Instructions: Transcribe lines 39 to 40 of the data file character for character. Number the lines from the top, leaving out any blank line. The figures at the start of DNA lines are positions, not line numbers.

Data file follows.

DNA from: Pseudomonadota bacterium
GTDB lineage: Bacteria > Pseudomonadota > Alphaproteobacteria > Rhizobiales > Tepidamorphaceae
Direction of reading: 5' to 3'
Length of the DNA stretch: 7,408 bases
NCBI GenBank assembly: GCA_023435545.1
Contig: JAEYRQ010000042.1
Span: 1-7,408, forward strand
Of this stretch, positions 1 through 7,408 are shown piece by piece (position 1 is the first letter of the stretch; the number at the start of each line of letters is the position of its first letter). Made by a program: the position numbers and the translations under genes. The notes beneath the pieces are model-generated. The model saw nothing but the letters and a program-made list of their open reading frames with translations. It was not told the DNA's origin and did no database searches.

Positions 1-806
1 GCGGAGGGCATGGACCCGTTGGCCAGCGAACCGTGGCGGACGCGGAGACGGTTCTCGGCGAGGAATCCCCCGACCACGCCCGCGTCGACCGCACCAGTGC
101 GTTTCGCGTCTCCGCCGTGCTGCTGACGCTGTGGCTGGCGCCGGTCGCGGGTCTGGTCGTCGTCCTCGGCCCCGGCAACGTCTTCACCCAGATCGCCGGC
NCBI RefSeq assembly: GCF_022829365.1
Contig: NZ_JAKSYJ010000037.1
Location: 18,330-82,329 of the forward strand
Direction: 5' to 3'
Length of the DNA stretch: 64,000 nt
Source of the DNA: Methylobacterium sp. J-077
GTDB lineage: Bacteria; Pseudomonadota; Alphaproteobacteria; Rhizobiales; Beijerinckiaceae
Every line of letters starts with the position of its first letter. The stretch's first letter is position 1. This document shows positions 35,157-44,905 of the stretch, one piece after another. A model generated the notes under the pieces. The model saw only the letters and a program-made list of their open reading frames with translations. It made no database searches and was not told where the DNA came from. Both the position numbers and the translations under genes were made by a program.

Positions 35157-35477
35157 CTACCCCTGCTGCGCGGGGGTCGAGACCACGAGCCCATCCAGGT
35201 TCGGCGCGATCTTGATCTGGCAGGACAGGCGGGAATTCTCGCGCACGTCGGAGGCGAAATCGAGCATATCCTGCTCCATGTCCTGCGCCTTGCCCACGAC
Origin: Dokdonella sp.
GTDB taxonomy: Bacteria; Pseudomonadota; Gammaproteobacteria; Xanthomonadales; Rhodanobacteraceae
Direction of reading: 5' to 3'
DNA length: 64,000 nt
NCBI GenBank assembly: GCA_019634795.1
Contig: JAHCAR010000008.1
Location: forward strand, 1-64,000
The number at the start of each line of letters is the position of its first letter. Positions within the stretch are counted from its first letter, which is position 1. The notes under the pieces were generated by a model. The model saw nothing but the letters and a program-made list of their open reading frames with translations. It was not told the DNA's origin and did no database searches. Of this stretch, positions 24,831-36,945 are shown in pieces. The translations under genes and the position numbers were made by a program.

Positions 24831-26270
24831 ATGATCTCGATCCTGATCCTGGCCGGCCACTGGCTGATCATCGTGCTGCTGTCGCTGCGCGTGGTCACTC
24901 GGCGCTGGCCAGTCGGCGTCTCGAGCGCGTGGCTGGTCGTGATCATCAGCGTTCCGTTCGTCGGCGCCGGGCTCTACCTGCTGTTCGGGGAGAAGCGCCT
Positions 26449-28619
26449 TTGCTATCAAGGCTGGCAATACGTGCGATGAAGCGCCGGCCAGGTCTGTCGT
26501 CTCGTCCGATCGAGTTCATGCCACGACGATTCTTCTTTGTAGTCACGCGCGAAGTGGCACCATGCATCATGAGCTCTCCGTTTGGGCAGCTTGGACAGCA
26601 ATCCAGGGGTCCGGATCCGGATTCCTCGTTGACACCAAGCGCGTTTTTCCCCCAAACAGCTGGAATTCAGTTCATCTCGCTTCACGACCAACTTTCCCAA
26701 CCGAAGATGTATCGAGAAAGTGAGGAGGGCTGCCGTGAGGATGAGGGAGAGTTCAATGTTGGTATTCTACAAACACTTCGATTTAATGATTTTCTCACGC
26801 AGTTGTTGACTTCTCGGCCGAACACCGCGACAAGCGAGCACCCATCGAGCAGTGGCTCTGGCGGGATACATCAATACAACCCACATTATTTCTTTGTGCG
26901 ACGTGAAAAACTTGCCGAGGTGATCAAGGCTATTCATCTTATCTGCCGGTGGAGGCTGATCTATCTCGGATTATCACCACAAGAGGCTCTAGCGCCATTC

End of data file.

26801 AGTTGTTGACTTCTCGGCCGAACACCGCGACAAGCGAGCACCCATCGAGCAGTGGCTCTGGCGGGATACATCAATACAACCCACATTATTTCTTTGTGCG
26901 ACGTGAAAAACTTGCCGAGGTGATCAAGGCTATTCATCTTATCTGCCGGTGGAGGCTGATCTATCTCGGATTATCACCACAAGAGGCTCTAGCGCCATTC